EU Chief Negotiator Michel Barnier attends a Committee of Permanent Representatives (COREPER)
EU Chief Negotiator Michel Barnier attends a Committee of Permanent Representatives (COREPER)Credit: Alamy Live News
President of the European Commission Ursula von der Leyen has been in regular contact with Boris Johnson this week
President of the European Commission Ursula von der Leyen has been in regular contact with Boris Johnson this weekCredit: Getty Images – Getty

What does a Brexit deal mean for me?

  • Getting a deal means goods can continue to move tariff free between the EU and UK after we break free of Brussels’ rules
  • Britain will finally control its own fishing waters and be able to set its own laws
  • But Britain will choose not to reduce some of its rules and laws in certain areas – or may risk being slapped with charges
  • Brits will have to make sure they have six months left on their passport once we leave
  • And they will be able to travel visa free for 90 days – but after that will need to apply for one
  • It’s unclear what will happen to the European Health Insurance card – but Brits who need ongoing medical treatment will be able to get it for at least a year
  • People must apply for a pet passport in advance
  • And anyone driving in Europe needs to get a new license, too
  • Unlimited EU migration will end – and a new points based system will come in from January, meaning freedom of movement will end
  • The UK will leave the single market and customs union – but have some access for some goods
  • But there will be an increase in bureaucracy as a result of leaving the EU’s trading regime.

Car manufacturing is a particularly sensitive sector, because it has long supply chains using thousands of components from all over the world.

Sam Lowe, a commentator at the the Centre for European Reform think tank, accused Brussels of being protectionist with its demands.

He said the EU’s “heavy handed approach risks undermining its claim to be a world leader on climate change and green technologies”.

Last night EU chief negotiator Michel Barnier told EU insiders he had “no regrets” about the way Brussels has handled the negotiations.

He added the bloc will “keep calm until the last second” in the hunt for an agreement.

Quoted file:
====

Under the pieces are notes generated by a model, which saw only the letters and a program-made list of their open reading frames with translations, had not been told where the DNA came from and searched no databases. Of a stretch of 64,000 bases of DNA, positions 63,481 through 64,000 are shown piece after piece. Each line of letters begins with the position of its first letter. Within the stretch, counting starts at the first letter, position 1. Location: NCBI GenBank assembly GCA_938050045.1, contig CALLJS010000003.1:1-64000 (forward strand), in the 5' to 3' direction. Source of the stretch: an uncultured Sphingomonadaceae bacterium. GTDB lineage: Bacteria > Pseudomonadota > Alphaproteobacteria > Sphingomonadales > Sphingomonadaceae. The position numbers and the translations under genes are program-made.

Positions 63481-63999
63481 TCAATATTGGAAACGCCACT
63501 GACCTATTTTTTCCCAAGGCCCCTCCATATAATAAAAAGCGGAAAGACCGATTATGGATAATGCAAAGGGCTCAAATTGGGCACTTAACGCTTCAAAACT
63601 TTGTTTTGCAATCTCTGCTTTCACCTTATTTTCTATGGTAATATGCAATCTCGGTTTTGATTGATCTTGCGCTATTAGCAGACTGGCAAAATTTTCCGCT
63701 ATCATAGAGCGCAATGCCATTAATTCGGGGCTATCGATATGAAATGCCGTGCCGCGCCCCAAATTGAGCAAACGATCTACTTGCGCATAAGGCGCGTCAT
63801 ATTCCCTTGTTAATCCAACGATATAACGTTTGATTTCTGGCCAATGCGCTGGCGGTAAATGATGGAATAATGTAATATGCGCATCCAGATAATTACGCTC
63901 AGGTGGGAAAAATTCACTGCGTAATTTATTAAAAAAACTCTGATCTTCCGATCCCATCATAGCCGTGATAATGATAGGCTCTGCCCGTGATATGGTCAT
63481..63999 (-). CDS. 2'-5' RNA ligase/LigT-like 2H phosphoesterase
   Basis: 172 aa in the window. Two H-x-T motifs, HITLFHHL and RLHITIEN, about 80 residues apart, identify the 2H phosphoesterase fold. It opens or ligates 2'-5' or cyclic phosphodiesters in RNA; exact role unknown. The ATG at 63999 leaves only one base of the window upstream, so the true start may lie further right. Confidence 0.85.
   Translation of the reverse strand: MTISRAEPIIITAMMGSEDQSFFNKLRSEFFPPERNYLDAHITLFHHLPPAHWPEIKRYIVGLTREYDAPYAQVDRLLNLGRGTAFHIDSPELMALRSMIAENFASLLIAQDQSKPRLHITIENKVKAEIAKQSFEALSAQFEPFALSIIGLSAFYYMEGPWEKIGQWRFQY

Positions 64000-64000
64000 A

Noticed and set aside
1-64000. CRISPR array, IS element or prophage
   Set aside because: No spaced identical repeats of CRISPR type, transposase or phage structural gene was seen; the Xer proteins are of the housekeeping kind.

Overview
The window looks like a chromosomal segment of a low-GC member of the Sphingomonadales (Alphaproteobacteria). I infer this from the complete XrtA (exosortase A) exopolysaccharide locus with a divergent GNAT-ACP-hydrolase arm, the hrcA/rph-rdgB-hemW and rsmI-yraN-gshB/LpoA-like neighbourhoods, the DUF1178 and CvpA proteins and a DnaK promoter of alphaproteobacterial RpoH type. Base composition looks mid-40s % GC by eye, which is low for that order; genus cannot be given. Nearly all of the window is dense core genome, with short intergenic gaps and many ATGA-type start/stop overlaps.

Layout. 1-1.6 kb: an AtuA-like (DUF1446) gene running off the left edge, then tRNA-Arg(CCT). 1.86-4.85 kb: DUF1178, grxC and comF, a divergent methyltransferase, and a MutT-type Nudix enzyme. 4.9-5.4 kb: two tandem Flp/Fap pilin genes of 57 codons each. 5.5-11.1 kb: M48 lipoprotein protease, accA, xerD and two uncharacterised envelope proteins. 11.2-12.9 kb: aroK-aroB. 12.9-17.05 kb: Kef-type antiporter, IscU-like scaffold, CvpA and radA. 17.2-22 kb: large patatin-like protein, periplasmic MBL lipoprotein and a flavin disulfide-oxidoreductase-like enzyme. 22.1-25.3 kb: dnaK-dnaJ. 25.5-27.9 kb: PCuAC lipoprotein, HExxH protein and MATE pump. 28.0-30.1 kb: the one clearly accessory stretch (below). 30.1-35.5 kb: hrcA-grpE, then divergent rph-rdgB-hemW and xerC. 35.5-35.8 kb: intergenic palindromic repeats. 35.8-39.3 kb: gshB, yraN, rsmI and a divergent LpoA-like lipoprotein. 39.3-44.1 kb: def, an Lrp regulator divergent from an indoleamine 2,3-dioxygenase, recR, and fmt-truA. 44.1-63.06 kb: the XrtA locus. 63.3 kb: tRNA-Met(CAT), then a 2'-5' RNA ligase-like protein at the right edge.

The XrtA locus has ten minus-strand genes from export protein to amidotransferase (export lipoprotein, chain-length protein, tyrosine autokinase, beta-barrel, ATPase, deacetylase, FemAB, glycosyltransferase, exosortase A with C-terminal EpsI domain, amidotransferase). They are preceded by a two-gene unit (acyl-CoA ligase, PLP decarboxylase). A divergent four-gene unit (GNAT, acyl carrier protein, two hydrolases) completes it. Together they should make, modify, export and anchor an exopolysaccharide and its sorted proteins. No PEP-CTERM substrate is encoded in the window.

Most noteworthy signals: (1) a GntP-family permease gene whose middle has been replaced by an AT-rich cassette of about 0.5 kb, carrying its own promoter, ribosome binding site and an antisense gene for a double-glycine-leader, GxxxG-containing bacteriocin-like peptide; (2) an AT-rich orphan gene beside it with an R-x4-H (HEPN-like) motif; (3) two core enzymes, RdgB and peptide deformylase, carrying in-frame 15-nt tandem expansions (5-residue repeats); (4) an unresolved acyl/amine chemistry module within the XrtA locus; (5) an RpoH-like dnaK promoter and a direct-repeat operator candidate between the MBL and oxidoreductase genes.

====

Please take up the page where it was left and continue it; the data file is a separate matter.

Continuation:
If the deal is announced today it will be provisionally agreed by Member States.

EU27 ministers and diplomats on the Council can decides whether to provisionally apply a deal or not – and it can be adopted by written procedure rather than an in-person vote.

MEPs can then vote on final ratification early next month.

Downing Street this morning as Boris prepares to announce the deal
Downing Street this morning as Boris prepares to announce the dealCredit: AP:Associated Press

Ambassadors from the EU27 have been put on standby for Thursday and the weekend, when they are expected to approve the pact.

And MPs will be dragged back to the Commons to sign it off – expected to be on December 30.

Boris Johnson and EU chief Ursula von der Leyen are said to have been in regular contact to thrash out an agreement over the last hurdles – with regular phonecalls at the highest level.

The pair have set up a direct hotline between Downing St and the EU HQ “part and parcel” of the final stretch of negotiations, done by their top negotiators David Frost and Michel Barnier.

Britain's chief negotiator David Frost arrives at the UK Mission to the EU in Brussels
Britain’s chief negotiator David Frost arrives at the UK Mission to the EU in BrusselsCredit: Reuters
Boris Johnson and EU chief Ursula von der Leyen are said to be in regular contact to thrash out an agreement
Boris Johnson and EU chief Ursula von der Leyen are said to be in regular contact to thrash out an agreement
There are fears the ongoing chaos at Dover has soured relations over a fishing deal
There are fears the ongoing chaos at Dover has soured relations over a fishing dealCredit: �2020 Stephen Lock / i-Images
Micheal Martin (left) said yesterday that a deal is looking likely
Micheal Martin (left) said yesterday that a deal is looking likelyCredit: EPA